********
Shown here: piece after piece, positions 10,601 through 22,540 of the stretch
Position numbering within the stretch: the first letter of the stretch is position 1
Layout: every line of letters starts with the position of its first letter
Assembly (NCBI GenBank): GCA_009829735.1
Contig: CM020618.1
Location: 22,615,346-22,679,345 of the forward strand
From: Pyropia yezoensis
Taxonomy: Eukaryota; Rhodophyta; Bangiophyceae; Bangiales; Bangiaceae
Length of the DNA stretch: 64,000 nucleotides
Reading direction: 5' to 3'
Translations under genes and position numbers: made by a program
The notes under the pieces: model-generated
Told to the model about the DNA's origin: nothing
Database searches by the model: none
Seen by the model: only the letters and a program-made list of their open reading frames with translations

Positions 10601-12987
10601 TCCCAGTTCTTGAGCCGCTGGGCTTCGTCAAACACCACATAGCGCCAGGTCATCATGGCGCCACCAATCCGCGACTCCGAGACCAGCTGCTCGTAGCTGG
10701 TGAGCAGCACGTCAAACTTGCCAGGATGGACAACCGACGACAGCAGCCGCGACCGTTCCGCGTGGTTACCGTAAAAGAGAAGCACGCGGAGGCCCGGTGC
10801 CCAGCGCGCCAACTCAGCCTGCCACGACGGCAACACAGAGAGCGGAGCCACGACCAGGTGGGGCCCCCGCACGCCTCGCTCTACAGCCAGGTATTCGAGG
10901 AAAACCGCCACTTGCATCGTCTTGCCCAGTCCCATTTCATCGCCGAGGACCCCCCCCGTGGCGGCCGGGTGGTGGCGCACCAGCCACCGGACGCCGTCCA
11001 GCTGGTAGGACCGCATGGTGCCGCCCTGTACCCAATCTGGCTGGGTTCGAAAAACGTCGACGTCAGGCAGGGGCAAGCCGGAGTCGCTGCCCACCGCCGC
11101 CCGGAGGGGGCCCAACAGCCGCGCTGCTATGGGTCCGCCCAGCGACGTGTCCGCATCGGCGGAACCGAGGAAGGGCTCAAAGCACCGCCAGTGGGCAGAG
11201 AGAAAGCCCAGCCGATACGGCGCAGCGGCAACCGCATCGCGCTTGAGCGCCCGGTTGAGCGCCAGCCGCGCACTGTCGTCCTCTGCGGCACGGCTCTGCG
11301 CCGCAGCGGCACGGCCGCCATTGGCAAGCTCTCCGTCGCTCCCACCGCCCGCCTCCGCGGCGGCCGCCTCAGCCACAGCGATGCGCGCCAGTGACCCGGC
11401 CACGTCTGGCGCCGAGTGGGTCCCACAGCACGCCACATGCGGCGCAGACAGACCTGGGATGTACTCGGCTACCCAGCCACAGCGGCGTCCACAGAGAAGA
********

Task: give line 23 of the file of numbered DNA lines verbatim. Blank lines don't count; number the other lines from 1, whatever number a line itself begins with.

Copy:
11201 AGAAAGCCCAGCCGATACGGCGCAGCGGCAACCGCATCGCGCTTGAGCGCCCGGTTGAGCGCCAGCCGCGCACTGTCGTCCTCTGCGGCACGGCTCTGCG